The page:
|MadSci Network: Zoology|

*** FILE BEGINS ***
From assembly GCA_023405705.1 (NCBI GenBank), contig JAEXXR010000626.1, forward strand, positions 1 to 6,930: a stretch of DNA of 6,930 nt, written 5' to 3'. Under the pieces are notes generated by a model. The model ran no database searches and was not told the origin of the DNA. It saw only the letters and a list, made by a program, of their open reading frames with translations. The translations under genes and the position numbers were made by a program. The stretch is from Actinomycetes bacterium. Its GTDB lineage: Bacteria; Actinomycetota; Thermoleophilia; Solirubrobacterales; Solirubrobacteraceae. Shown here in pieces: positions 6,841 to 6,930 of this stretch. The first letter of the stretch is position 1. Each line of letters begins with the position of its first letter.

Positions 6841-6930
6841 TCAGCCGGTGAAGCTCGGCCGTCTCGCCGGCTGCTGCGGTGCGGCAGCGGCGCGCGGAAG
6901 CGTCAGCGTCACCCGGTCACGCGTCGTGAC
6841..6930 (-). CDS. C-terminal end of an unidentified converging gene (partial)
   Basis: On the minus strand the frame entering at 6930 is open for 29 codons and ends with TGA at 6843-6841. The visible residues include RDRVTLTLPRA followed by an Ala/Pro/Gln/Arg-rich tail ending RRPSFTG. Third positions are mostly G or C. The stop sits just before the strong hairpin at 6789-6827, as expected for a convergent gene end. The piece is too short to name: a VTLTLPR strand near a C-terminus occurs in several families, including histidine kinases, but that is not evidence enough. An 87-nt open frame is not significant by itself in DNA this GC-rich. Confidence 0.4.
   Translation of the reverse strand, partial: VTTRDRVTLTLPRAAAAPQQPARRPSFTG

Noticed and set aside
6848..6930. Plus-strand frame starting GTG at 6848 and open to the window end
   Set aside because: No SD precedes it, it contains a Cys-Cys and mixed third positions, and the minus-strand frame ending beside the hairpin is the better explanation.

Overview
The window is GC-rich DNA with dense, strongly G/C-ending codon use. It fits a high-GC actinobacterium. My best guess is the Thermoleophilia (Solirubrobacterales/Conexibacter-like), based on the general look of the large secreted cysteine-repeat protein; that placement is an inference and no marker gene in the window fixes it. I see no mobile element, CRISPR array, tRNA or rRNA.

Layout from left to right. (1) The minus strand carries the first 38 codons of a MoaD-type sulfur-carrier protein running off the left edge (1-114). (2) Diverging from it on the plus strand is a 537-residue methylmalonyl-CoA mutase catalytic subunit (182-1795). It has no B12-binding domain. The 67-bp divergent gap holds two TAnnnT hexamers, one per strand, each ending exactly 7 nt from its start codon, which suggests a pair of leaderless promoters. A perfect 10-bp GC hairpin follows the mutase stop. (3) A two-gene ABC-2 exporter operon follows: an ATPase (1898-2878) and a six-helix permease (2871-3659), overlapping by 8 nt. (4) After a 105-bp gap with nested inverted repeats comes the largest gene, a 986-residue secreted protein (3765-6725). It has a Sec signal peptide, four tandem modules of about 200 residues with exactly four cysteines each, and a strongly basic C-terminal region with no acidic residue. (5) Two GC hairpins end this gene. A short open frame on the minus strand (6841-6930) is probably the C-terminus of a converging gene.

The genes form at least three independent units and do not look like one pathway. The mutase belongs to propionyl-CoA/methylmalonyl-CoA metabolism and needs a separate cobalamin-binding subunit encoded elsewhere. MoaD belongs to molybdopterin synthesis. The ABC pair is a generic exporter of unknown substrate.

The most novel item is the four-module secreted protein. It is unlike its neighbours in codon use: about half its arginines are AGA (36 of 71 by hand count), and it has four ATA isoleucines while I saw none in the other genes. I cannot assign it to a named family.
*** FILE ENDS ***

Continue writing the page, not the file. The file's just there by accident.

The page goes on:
Dear Jun, Experiments showing that animals feel emotions similar to humans is more difficult than you might think. The reason is that emotions aren't something you can observe in others. There is no sure fire way of "seeing" if certain emotions like love exist in animals. However, we can observe animal behavior that might indicate underlying emotions, and several studies have shown this. The best way to go about answering your question would be to think about it in an evolutionary context. That is, emotions play significant roles in helping a species function well and survive. In humans, love serves to bring us closer together and to cooperate with each other. This function is way more vital in certain species like humans and other mammals because we depend greatly on each other for survival. This concept is emphasized in the familiar phrase "man is a social animal." From this logic, it follows that any species that requires social interaction is also capable of "love," or something like it anyway. This is particularly true in the mother-offspring relationship that is blatantly evident in all mammals. In fact, it seems like a type of love that just "kicks in" instinctively. However, there might be a few key features that distinguish between animal "love" and human "love". When we talk about love between two people, for example, we usually think about romance. This is something that most animals probably don't experience. Romantic love involves such things as intimacy (sharing and communicating feelings), creativity (writing poems, bringing home flowers, etc.), and respect for each others needs. Animal love is more like enjoying each other's company, and so without any desire for intimacy, creativity or respect may not be present. Gibran
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